Boiler pressure too high, replaced several parts already

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  #1  
Old 01-24-18, 06:23 AM
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Boiler pressure too high, replaced several parts already

I have a natural gas closed water boiler that is about 30 years old. It has been working very well over the last 10 years and have had a few HVAC technicians come and look at it. Recently the pressure was getting too high which led to water dripping and a technician came and replaced (over the course of several visits) the expansion tank, pressure relief valve, pressure reducing valve, water feeder and even a leaky water shut-off valve. The pressure still is running too high (around 30 or just above). The technician now thinks that it could be because of water pressure that's too high coming in from the main (I have city water) and would like to install a 1/2" water pressure regulator. The issue never seemed to be present in the past and I'm assuming the water pressure hasn't changed very much from prior years. I had him adjust the pressure reducing valve screw to try to lower the pressure that goes into the tank yesterday, but the pressure this morning again seems too high.

I'm wondering if anyone has any ideas and if I should keep spending money on a system that does not appear to be improving (after all of these replaced parts I still have the same issue as I did in the beginning). Thanks!
 
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  #2  
Old 01-24-18, 06:34 AM
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Are you making domestic hot water with this boiler? If so the coil may be leaking. The boiler feed may not be working right also. Turn off the manual boiler feed valve, to see if that helps. Also the expansion tank might be bad [water logged].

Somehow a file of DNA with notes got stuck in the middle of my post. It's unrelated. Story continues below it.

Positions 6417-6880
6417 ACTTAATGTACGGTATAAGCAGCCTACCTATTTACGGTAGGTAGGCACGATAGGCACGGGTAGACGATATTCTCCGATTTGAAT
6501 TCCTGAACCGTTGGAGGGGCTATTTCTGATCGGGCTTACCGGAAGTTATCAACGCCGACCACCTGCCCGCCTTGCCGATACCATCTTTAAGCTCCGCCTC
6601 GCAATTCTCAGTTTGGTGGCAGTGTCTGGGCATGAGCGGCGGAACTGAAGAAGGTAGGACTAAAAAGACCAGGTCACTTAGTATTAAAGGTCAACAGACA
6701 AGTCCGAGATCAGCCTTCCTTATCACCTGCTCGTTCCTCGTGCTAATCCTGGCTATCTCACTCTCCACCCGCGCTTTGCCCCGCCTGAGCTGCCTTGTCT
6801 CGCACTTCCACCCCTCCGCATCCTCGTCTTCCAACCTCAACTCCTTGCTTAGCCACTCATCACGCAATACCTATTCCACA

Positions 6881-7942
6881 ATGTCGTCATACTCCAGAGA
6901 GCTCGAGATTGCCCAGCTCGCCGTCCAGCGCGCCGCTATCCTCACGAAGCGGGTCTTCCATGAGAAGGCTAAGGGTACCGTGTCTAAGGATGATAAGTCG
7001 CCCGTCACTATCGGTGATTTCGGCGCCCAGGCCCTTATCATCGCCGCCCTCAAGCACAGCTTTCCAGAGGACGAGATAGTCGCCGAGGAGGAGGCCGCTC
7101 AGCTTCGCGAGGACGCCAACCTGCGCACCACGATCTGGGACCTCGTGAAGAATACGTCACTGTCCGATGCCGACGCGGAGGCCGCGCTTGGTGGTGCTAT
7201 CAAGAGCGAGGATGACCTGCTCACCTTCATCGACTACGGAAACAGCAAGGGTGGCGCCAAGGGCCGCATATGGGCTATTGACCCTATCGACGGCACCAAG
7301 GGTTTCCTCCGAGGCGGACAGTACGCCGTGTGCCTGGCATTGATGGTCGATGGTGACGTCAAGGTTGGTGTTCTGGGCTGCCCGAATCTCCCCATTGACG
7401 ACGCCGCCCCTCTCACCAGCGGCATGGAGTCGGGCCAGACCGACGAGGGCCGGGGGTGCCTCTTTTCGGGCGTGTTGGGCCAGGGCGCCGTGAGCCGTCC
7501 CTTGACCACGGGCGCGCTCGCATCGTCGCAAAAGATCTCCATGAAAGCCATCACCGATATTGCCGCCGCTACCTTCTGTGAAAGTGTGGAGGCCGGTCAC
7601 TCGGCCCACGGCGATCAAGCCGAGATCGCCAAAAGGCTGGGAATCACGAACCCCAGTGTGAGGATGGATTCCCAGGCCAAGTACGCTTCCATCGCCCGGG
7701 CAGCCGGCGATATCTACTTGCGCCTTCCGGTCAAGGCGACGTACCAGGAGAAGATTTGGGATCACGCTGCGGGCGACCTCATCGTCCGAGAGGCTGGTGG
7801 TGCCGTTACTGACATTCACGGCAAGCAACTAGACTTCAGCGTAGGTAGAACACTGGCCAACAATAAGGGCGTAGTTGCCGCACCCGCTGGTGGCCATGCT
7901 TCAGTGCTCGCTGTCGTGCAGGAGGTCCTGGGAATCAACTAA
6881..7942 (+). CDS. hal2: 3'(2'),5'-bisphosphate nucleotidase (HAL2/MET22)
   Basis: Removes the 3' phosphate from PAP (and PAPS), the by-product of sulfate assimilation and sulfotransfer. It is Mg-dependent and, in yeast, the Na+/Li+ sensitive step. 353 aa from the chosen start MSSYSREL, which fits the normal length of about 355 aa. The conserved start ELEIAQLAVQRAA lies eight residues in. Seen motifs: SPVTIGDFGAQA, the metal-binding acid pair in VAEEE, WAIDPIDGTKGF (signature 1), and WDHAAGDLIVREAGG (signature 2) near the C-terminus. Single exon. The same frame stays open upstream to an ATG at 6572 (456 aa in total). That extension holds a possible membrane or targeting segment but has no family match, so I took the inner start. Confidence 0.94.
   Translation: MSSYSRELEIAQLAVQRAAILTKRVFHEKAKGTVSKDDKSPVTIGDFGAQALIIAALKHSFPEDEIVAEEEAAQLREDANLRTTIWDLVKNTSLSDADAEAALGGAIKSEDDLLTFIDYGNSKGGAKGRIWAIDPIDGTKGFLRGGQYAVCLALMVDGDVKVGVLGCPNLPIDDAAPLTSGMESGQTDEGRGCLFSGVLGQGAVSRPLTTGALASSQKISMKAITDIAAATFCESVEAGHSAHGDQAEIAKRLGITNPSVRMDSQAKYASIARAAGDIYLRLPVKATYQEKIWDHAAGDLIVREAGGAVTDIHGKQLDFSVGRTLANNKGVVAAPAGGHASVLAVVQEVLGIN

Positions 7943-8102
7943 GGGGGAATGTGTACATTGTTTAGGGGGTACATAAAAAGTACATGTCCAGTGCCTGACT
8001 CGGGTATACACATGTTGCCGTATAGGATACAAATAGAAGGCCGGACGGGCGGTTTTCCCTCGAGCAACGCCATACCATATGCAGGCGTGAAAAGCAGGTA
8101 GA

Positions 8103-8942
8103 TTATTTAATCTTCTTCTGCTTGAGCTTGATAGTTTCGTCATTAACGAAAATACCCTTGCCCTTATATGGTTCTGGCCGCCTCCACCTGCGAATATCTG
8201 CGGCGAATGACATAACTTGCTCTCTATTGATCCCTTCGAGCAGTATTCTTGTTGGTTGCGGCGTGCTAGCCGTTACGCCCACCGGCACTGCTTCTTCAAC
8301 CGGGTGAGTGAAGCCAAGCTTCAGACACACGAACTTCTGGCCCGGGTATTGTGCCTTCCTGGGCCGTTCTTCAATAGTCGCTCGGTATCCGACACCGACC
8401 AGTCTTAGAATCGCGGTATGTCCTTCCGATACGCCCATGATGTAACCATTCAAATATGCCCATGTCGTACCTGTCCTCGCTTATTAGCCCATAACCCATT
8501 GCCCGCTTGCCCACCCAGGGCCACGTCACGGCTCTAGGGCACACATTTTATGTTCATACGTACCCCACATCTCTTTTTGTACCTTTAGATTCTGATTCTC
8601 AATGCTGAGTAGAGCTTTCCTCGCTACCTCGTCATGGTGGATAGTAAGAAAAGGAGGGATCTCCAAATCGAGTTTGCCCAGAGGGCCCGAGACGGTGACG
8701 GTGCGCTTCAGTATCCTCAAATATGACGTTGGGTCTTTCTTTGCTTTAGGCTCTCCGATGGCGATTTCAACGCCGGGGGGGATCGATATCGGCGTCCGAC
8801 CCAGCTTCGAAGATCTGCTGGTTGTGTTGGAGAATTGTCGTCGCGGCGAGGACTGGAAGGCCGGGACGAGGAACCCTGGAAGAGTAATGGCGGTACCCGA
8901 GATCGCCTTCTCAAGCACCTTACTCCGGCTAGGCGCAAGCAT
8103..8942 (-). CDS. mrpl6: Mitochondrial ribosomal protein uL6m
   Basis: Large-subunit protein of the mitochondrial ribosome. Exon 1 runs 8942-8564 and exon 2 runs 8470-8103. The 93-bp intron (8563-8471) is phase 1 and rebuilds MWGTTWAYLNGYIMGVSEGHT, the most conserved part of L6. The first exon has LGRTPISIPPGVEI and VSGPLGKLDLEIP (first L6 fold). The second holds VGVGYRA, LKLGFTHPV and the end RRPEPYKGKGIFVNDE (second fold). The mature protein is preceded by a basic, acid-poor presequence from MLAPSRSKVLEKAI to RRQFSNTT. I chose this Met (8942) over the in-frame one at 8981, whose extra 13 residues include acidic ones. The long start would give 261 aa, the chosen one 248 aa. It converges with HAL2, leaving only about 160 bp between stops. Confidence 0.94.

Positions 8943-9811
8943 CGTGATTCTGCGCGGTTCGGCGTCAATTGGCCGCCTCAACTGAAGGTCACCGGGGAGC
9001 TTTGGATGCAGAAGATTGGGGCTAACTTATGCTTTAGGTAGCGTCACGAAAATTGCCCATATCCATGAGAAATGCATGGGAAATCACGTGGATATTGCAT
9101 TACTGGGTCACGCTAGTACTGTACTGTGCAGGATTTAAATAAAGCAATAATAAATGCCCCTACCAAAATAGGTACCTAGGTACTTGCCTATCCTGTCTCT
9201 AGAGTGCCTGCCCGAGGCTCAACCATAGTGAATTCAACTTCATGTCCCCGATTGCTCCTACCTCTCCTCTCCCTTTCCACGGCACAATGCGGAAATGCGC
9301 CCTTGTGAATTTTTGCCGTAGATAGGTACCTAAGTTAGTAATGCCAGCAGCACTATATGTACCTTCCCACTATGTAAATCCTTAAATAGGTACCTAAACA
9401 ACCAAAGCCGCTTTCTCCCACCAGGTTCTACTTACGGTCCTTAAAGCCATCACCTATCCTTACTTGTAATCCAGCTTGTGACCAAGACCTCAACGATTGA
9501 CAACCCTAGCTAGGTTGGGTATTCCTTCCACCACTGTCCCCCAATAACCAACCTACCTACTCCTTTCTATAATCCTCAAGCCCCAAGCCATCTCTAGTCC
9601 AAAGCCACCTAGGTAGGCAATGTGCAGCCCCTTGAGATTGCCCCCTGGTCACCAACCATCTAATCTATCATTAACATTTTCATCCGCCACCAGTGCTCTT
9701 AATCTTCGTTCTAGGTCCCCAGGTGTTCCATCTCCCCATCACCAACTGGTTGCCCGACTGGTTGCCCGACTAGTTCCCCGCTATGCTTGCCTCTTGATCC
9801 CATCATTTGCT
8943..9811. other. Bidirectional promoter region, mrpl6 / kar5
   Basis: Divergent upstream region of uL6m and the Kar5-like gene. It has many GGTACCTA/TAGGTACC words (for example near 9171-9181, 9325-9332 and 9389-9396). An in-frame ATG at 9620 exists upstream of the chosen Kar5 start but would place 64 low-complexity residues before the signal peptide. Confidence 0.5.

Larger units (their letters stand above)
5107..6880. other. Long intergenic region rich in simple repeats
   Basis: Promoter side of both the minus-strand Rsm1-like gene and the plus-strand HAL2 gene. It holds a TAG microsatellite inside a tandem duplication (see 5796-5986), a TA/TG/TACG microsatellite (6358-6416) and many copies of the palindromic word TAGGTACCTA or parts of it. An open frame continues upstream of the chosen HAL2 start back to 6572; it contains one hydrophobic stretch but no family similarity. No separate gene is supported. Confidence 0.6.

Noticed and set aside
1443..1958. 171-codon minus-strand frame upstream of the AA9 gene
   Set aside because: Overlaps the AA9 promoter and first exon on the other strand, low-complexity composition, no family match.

Sid
 
  #3  
Old 01-24-18, 06:42 AM
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I have a separate hot water heater so not making domestic hot water. The feed was replaced although I guess it is possible the new one also isn't working correctly. When I turn off the water valve that leads to all these parts it does seem to help keep the pressure lower -- however the technician thinks that might just mean the water pressure for the house is too high (although he hasn't tested the water pressure with a gauge to verify that). The expansion tank also has been replaced in the last week -- perhaps he didn't pressure it correctly when putting it in? Seems like a lot of moving parts so it's difficult to isolate what the actual issue is or whether my boiler is just getting too old. Trying to figure out if I should keep spending money on the system and if it makes sense to people that the water pressure from the main water line could be the issue.
 
  #4  
Old 01-24-18, 08:49 AM
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Turn off the main boiler supply, and bleed enough boiler water to reduce the pressure to around 15 PSI, and see if it stays there. If so then adjust the boiler feed valve to around 12 to 15 PSI. Or if you live in the house, and the boiler, and piping have no leaks, just leave it off and check the boiler pressure once and awhile. My feed is always off, even the I go away for a month or more. There is at least one thread on this topic.
Sid
 
  #5  
Old 01-24-18, 09:20 AM
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OK thanks Sid that is an interesting idea. I will look for the other thread too.
 
  #6  
Old 01-24-18, 10:56 AM
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Your house pressure has nothing at all to do with your boiler pressure.

That is why you have a pressure reducing valve on the boiler.

Since you don't have a tankless coil in your boiler that would eliminate a leak there.

There are 2 reasons why your boiler creates high pressure. Your feed valve and your expansion tank.

Shut your manual feed valve off as mentioned and if you can shut your boiler off for a while and let it cool down to see what your cold pressure is.